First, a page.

The writings of American author and humorist Irvin S. Cobb provide an extremely rare primary source glimpse into what it would have been like to have been in the audience at the Admiralspalast watching one of Bartuschek's Eisballets. In 1914, he wrote "in the Friedrichstrasse there is another place, called the Admiralspalast, which is even more attractive. Here, inclosing a big, oval-shaped ice arena, balcony after balcony rises circling to the roof. On one of these balconies you sit, and while you dine after after you have dined you look down on a most marvellous series of skating stunts. In rapid and bewildering succession there are ballets on skates, solo skating numbers, skating carnivals and skating races. Finally scenery is slid down on runners and the whole company, in costumes grotesque and beautiful, go through a burlesque that keeps you laughing when you are not applauding, and admiring when you are doing neither; while alternating lightwaves from overhead electric devices flood the picture with shifting, shimmering tides of color. It is like seeing a Christmas pantomime under an aurora borealis. In America we could do these things - at least we never have done them. Either the performance would be poor or the provender would be highly expensive, or both. But here the show is wonderful, and the victuals are good and not extravagantly priced, and everybody has a bully time."
The success of these shows translated into plans for a massive 'ice palace' that was modelled after the Admiralspalast to open in New York City. Irving Brokaw, The Shubert's and Frank J. Godsoll were all involved in the planned project but it never came to fruition. Instead, Bartuschek and much of the Eisballet's cast, including Charlotte and Ellen Dallerup became stars in New York City" when "Flirt In St. Moritz" became "Flirting In St. Moritz" and took the Hippodrome by storm. However, that's not where the story ends. Not even close. As Charlotte wowed with her thrilling Axel's and signature spiral, scandal brewed behind the scenes of the Hippodrome shows. By scandal, I mean that Bartuschek almost had the Lederhosen sued off him. "Variety" on June 2, 1916, reported that "Marietta Lorette Lorens, through her attorney, Nathan Burkan, has secured a judgment of $1,146 against Leo Bartuschek, of Berlin, owner of the ice ballet at the Hippodrome the past season. The action was started against Barthuschek when Miss Lorenz did not receive her salary of $400 per month after January 15. Bartuschek received $1,500 per week for the company and contracted with the plaintiff to manage it at the above-mentioned salary. Bartuschek claims that his contract ran out Jan. 15, and Miss Lorenz was employed in the Hippodrome thereafter, and should look to it for salary."
Meanwhile in Germany, Eisballets continued to be held at the Admiralspalast for a time in Bartuschek and Charlotte's absence, but things weren't going so well there either. The Bendigonian on June 14, 1917 reported that "an instructive sidelight is thrown on the Teutonic character by a story which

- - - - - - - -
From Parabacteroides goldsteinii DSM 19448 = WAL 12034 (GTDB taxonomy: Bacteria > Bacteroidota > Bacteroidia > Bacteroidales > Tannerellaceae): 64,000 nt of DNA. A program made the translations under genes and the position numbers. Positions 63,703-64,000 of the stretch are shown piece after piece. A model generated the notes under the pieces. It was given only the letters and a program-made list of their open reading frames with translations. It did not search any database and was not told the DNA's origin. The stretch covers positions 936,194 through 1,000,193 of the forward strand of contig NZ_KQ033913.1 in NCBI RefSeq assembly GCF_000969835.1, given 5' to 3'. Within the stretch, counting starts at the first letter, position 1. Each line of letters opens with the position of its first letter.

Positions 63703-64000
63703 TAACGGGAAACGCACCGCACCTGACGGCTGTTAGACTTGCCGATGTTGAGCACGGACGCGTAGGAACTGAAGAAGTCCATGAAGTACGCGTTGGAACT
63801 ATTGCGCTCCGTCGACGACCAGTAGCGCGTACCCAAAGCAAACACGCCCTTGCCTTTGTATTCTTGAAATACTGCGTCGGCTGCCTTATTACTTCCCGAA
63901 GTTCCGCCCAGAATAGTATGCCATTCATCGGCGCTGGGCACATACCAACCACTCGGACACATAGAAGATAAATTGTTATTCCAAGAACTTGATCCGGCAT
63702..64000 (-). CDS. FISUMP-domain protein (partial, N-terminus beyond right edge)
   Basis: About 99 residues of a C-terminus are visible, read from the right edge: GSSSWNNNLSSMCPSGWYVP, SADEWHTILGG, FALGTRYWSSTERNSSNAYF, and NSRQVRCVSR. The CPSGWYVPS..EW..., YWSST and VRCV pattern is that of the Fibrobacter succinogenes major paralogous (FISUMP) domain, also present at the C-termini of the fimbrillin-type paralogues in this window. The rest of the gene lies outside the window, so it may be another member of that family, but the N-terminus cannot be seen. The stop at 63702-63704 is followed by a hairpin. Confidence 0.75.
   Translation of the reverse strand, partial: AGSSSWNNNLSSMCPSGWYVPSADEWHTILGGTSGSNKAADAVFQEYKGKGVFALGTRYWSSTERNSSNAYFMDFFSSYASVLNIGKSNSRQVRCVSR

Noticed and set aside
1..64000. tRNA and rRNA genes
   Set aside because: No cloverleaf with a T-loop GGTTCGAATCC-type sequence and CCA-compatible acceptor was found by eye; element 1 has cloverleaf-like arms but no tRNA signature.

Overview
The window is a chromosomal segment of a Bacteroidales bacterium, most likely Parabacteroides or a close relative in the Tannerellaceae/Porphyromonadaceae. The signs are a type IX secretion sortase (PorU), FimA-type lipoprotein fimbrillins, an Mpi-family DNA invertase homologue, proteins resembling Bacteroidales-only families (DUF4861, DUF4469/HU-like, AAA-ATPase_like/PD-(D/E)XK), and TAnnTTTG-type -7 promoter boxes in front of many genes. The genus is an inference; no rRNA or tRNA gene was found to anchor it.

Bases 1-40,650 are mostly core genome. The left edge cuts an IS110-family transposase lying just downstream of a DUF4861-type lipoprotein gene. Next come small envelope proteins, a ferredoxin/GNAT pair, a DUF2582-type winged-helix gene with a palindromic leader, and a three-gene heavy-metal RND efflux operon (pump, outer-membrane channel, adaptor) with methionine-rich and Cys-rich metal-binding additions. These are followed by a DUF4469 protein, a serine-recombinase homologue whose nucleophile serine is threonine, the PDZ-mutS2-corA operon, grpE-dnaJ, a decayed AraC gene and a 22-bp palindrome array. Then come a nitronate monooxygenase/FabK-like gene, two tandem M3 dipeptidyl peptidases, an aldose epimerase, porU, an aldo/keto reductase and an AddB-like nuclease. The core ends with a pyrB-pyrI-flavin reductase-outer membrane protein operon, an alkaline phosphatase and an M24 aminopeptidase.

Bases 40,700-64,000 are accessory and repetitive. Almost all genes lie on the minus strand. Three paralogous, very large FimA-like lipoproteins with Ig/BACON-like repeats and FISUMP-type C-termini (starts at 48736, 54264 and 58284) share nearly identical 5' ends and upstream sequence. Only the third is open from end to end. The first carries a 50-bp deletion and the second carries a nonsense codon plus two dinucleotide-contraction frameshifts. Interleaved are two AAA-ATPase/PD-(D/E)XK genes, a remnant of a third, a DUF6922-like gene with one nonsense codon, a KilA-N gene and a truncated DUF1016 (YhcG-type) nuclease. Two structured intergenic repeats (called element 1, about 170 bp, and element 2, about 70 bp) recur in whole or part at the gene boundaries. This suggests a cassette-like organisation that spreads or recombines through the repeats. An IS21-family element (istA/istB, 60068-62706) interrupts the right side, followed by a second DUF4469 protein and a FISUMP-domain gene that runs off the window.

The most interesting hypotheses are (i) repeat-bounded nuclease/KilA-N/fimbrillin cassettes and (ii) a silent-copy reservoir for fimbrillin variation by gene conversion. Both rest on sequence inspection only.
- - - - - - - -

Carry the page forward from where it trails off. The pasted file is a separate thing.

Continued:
is told in the Berlin 'Vortwarts': The management of the Admiralspalast (a well-known Berlin music hall) engaged a number of young girls who were to figure on the stage as 'skating artists'. Their pay was to be twenty marks a week. Herr Wagner, the manager of the hall, must imagine that a girl who can maintain herself in the present state of things on that sum is not only a 'skating artist,' but also an artist in starvation. When three of these tried to convince him of the impossibility of living on such
a wage he coolly observed, 'What of that? You are good-looking girls,. and you will doubtless find additional means of adding to your income.' The girls thereupon brought an action against Wagner on the charge of 'offensive suggestions.' The Trades Court, in giving judgment, held that while the
charge of 'offensive suggestion' appeared to be well founded, the complainants, having signed a contract with their employer, were duty bound to carry it out on the terms agreed upon. They were, moreover, condemned to pay the costs of the action. These unfortunate girls will therefore be driven to the necessity of setting aside a sum of money from their wretched stipend to pay their employer's legal expenses, besides their own. It they are further forced by grim want to adopt Herr Wagner's infamous suggestion, the responsibility will lie heavily on judge who tried their action." No word on how those unnamed German figure skaters made out, but chances are they had bigger worries in their lives to contend with by the end of World War I.
There is indeed evidence of the continued existence of the Admiralspalast ice rink after World War I.
The "Wiener Salonblatt" notes that the German Ladies Figure Skating Championship was held in the indoor skating venue in 1919, with Elaine Winter taking top honors ahead of Margarete Klebe. Incredibly, you can still go to the Admiralspalast, once home to Charlotte's famous Eisballets, today.
With echoes of Eisballets past resounding in its walls, the space reopened as a theatre in 2006.